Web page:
News

header picture

"Rep. Steve King, R-Iowa, succeeded in getting an E-Verify amendment attached to appropriations bills last week as Rep. Lamar Smith, R-Texas, introduced a bill requiring the use of that employee eligibility system and House Judiciary Committee Chairman Bob Goodlatte, R-Va., announced plans to introduce an agricultural guestworker bill. Meanwhile, the United Fresh Produce Association said a solution to agricultural immigration problems is necessary before E-Verify becomes mandatory. E-Verify is an internet-based system that allows businesses to determine the eligibility of their employees to work in the United States. The House adopted by voice vote an amendment to add King’s amendment to prohibit the expenditure of federal funds by federal agencies for any new hires who have not been subjected to an E-Verify review. The King amendment was attached to seven different appropriations bills: Agriculture, Interior, Commerce/Justice/Science, Labor/Health and Human Services, Financial Services, Homeland Security, and Transportation/Housing Urban Development. “Current law requires the federal government to use E-Verify to enhance enforcement of federal immigration law in all hirings,” said King...Meanwhile, Smith introduced the Legal Workforce Act (H.R. 3711), which requires all U.S. employers to use E-Verify rather than relying on the paper-based I-9 system...Reacting to Smith’s bill, Robert Guenther, the senior vice president of the United Fresh Produce Association said, “United Fresh encourages Congress to ensure that a comprehensive solution is achieved for agriculture prior to mandatory E-Verify legislation is mandated on the fresh produce industry.” “This would include transitioning falsely documented workers to a legal status under appropriate conditions and create a workable new guest worker program that addresses the needs of labor intensive agriculture without unreasonable limitations on visas,” Guenther said...Goodlatte praised Smith’s bill, but said, “I soon plan to introduce the Agricultural Guestworker Act — or the AG Act — to create a workable agricultural guestworker program that works better for both American farmers and consumers.” Goodlatte added, “The AG Act replaces the H-2A program with a more efficient and flexible guestworker program — known as H-2C — that is designed to meet the needs of the diverse agriculture industry. The H-2C program will be administered by the folks at the U.S. Department of Agriculture, an agency that clearly understands the unique needs of America’s farm and ranch operations and the importance of getting perishable agricultural commodities to market in an efficient manner.”"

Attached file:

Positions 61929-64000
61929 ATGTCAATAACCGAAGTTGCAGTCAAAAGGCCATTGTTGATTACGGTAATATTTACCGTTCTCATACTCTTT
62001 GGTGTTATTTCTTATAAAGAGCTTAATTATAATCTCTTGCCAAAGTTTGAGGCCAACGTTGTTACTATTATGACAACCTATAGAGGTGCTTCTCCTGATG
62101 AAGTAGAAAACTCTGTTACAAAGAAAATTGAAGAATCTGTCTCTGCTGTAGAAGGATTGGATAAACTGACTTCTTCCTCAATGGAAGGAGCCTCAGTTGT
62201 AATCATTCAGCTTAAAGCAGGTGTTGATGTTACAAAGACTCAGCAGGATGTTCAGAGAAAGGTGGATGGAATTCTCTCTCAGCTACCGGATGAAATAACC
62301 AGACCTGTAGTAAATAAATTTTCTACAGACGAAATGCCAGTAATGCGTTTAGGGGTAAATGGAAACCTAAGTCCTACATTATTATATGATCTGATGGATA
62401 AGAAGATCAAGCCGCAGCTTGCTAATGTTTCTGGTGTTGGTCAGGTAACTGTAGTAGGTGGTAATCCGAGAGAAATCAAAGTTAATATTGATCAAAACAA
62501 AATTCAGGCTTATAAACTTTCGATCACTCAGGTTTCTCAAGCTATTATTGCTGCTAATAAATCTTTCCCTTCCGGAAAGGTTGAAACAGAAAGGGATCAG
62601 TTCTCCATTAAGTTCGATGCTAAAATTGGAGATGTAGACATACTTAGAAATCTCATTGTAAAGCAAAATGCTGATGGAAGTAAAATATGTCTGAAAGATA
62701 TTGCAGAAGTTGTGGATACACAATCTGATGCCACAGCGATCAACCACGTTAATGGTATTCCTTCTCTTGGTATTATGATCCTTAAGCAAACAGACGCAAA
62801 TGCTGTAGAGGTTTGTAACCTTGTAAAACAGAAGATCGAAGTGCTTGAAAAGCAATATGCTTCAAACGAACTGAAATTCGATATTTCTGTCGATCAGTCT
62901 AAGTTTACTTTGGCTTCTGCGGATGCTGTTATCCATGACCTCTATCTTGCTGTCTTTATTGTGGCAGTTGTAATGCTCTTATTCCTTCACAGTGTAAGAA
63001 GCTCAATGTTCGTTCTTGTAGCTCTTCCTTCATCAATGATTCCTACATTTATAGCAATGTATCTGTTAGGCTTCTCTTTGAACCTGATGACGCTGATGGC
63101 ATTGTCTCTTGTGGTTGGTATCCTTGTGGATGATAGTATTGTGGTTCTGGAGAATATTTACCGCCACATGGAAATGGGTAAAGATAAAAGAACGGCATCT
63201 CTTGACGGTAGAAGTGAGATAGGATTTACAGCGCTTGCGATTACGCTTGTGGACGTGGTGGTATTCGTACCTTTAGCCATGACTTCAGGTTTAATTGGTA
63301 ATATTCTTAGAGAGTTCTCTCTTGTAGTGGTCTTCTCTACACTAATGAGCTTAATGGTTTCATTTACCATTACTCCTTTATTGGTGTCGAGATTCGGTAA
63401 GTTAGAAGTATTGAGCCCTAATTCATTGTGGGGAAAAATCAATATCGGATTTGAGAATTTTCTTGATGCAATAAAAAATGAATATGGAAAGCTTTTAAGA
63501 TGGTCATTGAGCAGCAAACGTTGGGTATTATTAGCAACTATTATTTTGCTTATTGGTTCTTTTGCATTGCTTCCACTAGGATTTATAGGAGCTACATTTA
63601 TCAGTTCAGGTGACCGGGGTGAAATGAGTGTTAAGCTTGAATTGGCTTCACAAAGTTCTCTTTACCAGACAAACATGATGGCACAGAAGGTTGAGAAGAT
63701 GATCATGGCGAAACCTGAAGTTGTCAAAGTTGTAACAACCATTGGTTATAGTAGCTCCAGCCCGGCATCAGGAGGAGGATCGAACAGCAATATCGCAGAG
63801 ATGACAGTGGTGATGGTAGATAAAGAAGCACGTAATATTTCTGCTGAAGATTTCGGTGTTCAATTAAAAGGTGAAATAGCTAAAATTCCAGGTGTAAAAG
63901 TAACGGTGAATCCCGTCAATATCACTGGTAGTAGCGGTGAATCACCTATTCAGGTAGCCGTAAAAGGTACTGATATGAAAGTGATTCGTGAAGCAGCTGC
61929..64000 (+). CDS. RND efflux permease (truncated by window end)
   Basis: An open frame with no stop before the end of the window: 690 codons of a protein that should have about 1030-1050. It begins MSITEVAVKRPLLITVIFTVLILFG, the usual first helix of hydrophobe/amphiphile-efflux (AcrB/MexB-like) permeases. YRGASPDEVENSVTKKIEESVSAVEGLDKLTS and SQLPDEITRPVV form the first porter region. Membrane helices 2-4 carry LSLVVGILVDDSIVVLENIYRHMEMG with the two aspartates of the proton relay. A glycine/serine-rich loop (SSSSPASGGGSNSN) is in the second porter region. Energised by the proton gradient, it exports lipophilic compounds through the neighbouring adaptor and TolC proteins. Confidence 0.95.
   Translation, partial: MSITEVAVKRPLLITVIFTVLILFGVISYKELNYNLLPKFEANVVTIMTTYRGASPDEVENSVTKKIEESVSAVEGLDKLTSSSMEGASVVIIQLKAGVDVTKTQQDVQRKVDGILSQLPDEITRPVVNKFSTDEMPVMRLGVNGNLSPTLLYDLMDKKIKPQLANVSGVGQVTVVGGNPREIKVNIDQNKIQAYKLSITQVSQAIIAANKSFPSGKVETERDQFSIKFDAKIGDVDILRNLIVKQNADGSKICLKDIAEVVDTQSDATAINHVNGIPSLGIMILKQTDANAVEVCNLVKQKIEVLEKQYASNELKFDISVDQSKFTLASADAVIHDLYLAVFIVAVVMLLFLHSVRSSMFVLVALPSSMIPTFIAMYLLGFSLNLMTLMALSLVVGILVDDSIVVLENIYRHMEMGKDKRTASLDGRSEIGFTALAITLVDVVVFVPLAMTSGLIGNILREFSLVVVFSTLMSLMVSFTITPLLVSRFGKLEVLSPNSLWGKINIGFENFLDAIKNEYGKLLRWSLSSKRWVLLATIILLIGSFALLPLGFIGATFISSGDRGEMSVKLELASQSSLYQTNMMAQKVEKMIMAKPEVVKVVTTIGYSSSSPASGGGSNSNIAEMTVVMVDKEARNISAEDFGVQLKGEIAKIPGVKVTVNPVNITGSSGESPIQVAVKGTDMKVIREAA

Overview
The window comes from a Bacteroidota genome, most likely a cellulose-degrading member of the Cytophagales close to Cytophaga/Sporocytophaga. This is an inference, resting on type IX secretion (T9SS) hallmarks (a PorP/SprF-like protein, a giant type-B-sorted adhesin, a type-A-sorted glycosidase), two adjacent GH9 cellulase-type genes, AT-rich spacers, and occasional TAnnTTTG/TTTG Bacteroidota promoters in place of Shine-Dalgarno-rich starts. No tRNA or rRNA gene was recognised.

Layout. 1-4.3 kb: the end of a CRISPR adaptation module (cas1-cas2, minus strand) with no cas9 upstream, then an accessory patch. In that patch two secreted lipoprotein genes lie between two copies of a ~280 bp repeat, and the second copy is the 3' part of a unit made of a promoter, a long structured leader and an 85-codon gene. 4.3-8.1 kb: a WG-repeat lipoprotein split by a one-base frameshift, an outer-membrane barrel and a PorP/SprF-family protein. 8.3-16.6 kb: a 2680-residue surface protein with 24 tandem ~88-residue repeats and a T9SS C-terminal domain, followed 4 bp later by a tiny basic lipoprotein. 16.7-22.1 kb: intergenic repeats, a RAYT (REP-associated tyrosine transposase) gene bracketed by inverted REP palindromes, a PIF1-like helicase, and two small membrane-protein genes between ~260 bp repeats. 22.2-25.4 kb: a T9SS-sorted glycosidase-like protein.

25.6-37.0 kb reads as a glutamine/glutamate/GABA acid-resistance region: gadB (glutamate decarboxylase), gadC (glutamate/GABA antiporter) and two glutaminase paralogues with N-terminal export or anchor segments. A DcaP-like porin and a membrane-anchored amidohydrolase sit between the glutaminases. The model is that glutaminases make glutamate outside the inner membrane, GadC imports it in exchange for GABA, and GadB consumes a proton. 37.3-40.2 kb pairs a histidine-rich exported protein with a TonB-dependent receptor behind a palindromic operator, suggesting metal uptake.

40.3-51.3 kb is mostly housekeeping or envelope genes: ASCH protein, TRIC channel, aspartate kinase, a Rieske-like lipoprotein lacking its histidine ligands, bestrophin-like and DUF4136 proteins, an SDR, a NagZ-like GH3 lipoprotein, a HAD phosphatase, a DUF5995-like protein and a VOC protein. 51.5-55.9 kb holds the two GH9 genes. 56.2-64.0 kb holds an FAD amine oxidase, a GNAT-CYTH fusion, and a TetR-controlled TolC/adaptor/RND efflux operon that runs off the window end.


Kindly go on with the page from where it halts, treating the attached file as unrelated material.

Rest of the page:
Posted September 11th, 2017
>